Simnikiwe Hlatshaneni
Premium Journalist
2 minute read
12 Sep 2016
9:10 pm

Illegal miner is reported dead

Simnikiwe Hlatshaneni

A distraught mother wailed in the crowd, calling her son’s name, 'Njabulo'.

Relatives look on while waiting for their family members emerge, 12 September 2016, in Langlaagte, Johannesburg. Relatives and family members took it upon themselves to rescue those who are stuck in the abandoned mineshaft. Picture: Alaister Russell

As rescue efforts were temporarily halted on Monday, family members of the illegal gold miners trapped for nearly a week in a Langlaagte mine shaft heard reports that one miner may have already died.

Officials could not confirm the death at the time of publishing. Three of the miners arrested on Monday reportedly told emergency services officials that one of their colleagues had died underground.

It was a tense day as officials waited for the carbon monoxide levels to subside inside the shaft so the mining rescue services team could continue its work. A distraught mother wailed in the crowd, calling her son’s name, “Njabulo”.

He had not returned after being trapped since last week in the abandoned mine shaft, along with an unknown number of other unauthorised miners. Rescue operations had to be halted on Sunday afternoon after rescue workers from the Gauteng Emergency Services encountered smoke and fire during their mission and returned empty-handed.

Community members, including friends and family of trapped miners, looked on as several illegally operating miners emerged from the shaft. Three of the miners who resurfaced were immediately taken into custody by the police, who did not confirm if the men had been formally charged.

But family members, including a woman holding a baby, who had been waiting for hours for the men to return, screamed and wailed as the men were taken away in a police van.

The George Harrison Park is a national heritage site and the abandoned gold mine has been an increasingly popular site for hundreds of so-called zama zamas, according to mining researcher Chris Molebatsi of the Bench Marks Foundation.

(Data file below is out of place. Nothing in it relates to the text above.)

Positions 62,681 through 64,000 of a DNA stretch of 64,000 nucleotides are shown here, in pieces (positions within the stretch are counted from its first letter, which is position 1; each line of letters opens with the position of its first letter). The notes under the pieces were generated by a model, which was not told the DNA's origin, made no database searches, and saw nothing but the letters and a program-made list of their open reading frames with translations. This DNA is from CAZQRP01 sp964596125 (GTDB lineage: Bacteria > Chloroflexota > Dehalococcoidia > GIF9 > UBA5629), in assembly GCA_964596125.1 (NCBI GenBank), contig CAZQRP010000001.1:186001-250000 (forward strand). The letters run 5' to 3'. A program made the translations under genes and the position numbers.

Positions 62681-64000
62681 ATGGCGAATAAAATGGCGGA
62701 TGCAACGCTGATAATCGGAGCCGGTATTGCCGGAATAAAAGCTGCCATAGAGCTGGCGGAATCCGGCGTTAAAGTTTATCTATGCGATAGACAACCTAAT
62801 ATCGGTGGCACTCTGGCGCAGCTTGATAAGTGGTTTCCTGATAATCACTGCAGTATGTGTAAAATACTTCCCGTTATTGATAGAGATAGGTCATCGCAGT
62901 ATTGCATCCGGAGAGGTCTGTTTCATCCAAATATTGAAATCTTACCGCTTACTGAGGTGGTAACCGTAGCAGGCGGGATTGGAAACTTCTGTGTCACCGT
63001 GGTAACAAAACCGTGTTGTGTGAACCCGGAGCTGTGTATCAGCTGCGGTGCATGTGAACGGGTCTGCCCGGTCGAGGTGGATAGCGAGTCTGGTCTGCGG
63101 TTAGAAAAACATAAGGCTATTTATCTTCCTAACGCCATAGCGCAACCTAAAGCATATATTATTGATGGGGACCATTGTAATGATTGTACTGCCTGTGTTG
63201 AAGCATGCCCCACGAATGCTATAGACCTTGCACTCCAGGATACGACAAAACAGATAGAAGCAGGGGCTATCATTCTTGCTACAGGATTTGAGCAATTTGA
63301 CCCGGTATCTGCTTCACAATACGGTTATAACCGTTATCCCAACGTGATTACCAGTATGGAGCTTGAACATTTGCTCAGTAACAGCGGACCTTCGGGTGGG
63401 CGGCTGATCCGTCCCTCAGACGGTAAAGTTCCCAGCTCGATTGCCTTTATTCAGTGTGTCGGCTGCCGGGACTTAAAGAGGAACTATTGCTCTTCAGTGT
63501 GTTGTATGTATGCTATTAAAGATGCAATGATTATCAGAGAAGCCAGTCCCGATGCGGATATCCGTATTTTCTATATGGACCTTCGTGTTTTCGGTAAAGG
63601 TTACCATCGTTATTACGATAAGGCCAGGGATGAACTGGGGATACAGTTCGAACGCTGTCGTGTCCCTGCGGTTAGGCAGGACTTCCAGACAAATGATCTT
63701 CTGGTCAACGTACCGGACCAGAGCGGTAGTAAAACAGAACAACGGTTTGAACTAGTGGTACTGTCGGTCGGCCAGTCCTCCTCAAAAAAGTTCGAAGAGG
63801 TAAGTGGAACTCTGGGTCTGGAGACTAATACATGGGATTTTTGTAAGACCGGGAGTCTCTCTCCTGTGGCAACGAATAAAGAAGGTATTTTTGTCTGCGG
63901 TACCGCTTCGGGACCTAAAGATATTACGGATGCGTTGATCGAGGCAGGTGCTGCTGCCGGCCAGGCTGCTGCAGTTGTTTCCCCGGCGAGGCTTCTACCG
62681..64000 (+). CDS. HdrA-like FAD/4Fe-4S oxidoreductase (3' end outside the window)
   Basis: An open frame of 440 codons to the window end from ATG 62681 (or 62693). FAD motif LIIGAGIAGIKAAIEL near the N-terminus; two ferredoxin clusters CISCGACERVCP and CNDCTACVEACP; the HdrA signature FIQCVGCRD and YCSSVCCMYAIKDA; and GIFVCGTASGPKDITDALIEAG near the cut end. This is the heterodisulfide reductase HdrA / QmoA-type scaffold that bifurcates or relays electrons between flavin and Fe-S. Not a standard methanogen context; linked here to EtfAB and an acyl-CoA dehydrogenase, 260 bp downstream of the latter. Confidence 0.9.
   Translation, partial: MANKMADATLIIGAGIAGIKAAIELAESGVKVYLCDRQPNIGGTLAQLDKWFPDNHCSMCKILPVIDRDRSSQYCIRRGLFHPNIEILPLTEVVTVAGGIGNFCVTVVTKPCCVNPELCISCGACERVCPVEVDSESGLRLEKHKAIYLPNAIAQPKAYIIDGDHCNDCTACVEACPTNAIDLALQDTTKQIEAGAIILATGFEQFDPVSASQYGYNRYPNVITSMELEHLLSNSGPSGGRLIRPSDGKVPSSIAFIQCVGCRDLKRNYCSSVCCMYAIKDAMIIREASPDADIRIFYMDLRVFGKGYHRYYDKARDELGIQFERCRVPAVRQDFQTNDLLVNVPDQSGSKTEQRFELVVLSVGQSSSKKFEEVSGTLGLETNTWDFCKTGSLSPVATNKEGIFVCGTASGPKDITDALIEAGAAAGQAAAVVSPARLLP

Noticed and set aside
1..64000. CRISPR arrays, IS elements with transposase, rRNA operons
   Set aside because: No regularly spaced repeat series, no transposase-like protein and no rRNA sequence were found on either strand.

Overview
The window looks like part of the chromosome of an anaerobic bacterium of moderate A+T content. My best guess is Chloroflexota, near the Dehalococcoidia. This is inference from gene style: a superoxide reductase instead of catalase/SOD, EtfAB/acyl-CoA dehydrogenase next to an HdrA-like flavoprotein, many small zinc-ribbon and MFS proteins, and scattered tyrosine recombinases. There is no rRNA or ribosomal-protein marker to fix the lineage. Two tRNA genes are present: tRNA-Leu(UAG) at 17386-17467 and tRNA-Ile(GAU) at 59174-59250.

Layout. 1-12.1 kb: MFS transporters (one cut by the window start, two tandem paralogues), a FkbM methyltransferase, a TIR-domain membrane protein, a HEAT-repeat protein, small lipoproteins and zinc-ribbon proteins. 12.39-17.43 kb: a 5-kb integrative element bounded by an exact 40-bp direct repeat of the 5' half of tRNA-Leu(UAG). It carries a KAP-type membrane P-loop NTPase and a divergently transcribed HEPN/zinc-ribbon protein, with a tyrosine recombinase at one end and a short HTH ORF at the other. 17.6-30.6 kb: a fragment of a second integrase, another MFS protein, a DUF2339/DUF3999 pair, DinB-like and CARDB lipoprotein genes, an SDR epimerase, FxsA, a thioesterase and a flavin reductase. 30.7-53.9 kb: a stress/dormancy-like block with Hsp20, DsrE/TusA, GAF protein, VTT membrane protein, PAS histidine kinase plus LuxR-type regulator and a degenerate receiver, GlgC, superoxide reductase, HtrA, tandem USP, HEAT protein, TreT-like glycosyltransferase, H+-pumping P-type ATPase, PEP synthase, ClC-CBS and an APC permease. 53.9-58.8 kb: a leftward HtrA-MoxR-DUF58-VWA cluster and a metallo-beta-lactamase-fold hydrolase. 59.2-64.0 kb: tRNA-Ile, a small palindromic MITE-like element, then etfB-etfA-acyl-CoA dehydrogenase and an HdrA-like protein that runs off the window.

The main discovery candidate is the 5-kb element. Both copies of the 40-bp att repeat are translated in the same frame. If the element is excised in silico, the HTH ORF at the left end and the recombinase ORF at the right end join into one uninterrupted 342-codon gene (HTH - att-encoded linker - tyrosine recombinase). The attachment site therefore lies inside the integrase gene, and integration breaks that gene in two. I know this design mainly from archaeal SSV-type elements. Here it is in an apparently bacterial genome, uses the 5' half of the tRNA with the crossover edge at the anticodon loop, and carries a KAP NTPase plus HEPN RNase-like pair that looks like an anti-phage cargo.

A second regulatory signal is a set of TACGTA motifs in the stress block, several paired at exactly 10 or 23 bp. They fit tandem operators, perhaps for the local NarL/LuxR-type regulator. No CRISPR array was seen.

The shaft, which takes about two hours to descend, is said to lead to various passages and tunnels that are too small for rescue workers to enter into with their equipment, which includes a breathing apparatus. It is in these unsafe tunnels that the remaining miners are said to be trapped. While authorities believe about five miners are trapped in the smoke-filled shaft, it has been impossible to verify an exact number. As time passed, the crowd grew increasingly agitated.

“They cannot go in there with all that equipment because those holes are very small. They must just let us go in and we will find them and bring them back,” shouted one angry miner in isiZulu.

Mineral Resources Minister Mosebenzi Zwane arrived in the afternoon to assess the situation. He told media the rescue mission had been halted until officials could determine whether it was safe to continue.

“The situation is not conducive to rescue operations currently as there is fire and smoke in the tunnels.

“We have therefore stopped the mission and have requested the families and everybody that are here to work with us once it recommences,” said Zwane.